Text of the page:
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Watching his family and business grow has led to the good years for this excavation contractor.
By Glenn DiNella
R.D. Jones Excavating
Year started: 1977
Annual volume after first year: $20,000 to $30,000
Annual volume today: $13 million
Markets served: Utility, road and public construction.
A lot of companies claim they are like a family, but R.D. Jones Excavating can make that claim legitimately. Like many contractors, Randy Jones, owner and president of the company, grew up around the business. His father, Ralph, worked for a paving company.
“When I was 10 years old I would ride to work with my dad three or four times a month,” Jones says. “By 17, I operated a road grader and an asphalt paver.” Jones shrewdly noticed the paving company was often looking to rent a small dozer. So at the age of 19, using money given to him by a favorite uncle, he purchased a used Caterpillar D4 bulldozer and a used dump truck and trailer to haul it.
Today, Jones estimates he has completed more than 1,000 major excavating projects in the vicinity of Harrod, Ohio, where he grew up. In addition to his family and staff, he bases his success on commitment to three essential elements: quality, efficiency and scheduling. “Our commitment to our clients is to maintain the highest level of quality while delivering cost efficient results and meeting the most demanding schedules,” he says.
Jones’ wife, Dana, is secretary for the company, dedicating most of her time to scheduling. Dana is assisted by a full time office manager, Christal Ford, whose duties include prompt processing of invoices and payroll. Jones doesn’t operate the equipment much anymore, instead handling the myriad duties that come with operating an excavating company with annual revenues near $13 million. “Owners in this business need to be in the office every day,” he advises. “You don’t need to be out on the golf course.”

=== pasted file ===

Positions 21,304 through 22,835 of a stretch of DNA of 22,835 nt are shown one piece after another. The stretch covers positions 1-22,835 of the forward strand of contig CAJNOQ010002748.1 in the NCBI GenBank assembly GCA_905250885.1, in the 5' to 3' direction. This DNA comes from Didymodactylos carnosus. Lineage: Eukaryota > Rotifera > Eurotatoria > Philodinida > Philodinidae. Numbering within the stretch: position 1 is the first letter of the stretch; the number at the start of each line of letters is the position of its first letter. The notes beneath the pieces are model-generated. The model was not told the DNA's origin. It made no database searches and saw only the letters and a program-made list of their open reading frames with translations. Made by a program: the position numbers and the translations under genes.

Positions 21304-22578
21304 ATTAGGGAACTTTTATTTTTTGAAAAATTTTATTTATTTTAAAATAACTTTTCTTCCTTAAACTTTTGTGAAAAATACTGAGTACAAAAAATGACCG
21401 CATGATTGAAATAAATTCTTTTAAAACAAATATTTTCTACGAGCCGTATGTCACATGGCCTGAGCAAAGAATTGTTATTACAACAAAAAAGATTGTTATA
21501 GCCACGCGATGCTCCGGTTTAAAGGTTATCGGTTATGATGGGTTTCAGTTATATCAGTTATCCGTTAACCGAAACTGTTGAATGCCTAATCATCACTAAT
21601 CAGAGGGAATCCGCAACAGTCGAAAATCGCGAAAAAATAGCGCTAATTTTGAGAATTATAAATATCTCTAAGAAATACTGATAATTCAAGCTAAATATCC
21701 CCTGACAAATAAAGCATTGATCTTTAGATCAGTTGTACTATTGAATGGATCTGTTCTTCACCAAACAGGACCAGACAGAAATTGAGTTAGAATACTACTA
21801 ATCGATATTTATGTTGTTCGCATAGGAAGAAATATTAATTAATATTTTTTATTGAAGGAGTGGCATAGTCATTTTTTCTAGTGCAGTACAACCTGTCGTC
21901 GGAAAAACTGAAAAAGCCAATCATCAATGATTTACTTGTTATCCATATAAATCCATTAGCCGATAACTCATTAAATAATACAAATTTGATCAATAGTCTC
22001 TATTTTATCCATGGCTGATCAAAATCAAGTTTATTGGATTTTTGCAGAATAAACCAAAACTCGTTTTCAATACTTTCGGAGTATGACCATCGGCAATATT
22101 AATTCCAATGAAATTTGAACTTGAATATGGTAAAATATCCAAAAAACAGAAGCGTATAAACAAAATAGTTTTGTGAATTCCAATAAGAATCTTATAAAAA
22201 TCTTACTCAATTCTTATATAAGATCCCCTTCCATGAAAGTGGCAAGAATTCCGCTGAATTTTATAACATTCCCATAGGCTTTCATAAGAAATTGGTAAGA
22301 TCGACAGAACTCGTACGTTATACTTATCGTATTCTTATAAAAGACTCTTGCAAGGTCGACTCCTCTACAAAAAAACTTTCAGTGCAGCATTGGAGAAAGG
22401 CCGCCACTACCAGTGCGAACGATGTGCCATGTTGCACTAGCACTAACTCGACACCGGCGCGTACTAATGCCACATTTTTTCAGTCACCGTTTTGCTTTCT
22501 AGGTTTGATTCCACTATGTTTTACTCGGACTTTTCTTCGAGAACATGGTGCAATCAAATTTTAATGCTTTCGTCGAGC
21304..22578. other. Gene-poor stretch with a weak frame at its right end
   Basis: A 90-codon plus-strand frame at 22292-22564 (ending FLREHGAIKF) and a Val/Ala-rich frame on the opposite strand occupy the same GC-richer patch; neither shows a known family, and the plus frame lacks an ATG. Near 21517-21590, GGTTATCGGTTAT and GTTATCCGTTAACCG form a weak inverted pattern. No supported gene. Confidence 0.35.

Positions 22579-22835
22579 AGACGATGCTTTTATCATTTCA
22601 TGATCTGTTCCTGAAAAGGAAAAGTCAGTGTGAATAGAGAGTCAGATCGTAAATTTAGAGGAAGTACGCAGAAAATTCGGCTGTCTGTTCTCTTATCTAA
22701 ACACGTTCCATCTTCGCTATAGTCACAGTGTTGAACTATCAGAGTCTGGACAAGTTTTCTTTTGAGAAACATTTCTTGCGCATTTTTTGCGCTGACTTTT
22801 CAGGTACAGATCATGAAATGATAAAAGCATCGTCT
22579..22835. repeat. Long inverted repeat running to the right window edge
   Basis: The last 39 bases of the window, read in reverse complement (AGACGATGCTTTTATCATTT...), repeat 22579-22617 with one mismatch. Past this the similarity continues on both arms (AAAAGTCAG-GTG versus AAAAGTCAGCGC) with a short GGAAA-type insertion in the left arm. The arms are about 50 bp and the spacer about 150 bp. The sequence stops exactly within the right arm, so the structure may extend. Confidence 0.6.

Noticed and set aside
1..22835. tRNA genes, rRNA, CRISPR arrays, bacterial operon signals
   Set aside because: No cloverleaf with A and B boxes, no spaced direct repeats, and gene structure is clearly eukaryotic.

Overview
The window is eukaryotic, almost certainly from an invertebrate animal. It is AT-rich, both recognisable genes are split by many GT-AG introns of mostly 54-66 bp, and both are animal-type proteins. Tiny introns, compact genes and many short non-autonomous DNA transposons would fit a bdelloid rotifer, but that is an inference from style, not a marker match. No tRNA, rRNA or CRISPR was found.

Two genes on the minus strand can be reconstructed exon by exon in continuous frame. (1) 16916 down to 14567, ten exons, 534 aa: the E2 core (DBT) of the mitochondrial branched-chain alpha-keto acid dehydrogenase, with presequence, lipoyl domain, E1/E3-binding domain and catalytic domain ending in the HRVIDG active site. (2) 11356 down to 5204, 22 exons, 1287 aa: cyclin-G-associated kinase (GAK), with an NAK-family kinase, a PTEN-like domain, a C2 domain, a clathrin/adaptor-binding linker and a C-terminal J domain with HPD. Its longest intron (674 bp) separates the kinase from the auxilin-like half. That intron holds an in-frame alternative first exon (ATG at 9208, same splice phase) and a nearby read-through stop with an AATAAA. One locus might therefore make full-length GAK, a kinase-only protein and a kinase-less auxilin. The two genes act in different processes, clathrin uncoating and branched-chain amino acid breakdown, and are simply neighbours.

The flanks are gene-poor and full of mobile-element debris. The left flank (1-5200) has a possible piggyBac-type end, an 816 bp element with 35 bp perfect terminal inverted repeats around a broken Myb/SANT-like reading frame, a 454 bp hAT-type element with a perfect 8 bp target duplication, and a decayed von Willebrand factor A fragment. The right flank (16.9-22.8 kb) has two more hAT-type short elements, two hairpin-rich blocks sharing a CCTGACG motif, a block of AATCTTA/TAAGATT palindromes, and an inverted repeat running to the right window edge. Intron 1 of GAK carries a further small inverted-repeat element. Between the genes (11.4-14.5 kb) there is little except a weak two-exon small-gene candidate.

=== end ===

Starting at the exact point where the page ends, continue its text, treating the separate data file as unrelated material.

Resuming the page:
Jones, however, does still relish getting out to the jobsites. It gives him the opportunity to visit with two of his sons who work for him. “My sons are like me,” he says. “They love outside work. They don’t want to be in an office.” Trevor, 32, is a project superintendent charged with heading up one earthmoving crew and directing the daily operations on various projects, including an underground utility crew. Travis, 27, is a project superintendent in charge of a second earthmoving crew and also typically handles several smaller projects. Another son, Troy, 30, operates the Jones Land and Cattle Company – Jones’ lifelong hobby of breeding Angus and Maine Anjous cattle has in recent years has grown into a profitable division. “Watching my kids grow up and play football and basketball – I thought those would be the great years,” Jones says. “But I think it’s even better watching them now, getting into the business. I get to see them and talk to them every day. Now are the good years.”
Jones also employs an experienced staff of laborers, operators and a project estimator. His two mechanics are both fully equipped with their own service truck complete with welding equipment and a 10,000-pound crane. “When I get to 50 employees, that’s as big as I want to be,” Jones says. “Fifty just seems to be the magic number for this area. If I get down to 45, I can always find a few more skilled guys. If I get more than 50 I don’t get the quality. If it weren’t for my two boys I wouldn’t get that big.” In addition to a first rate pay scale, Jones offers employees health insurance and a 401k match up to 5 percent.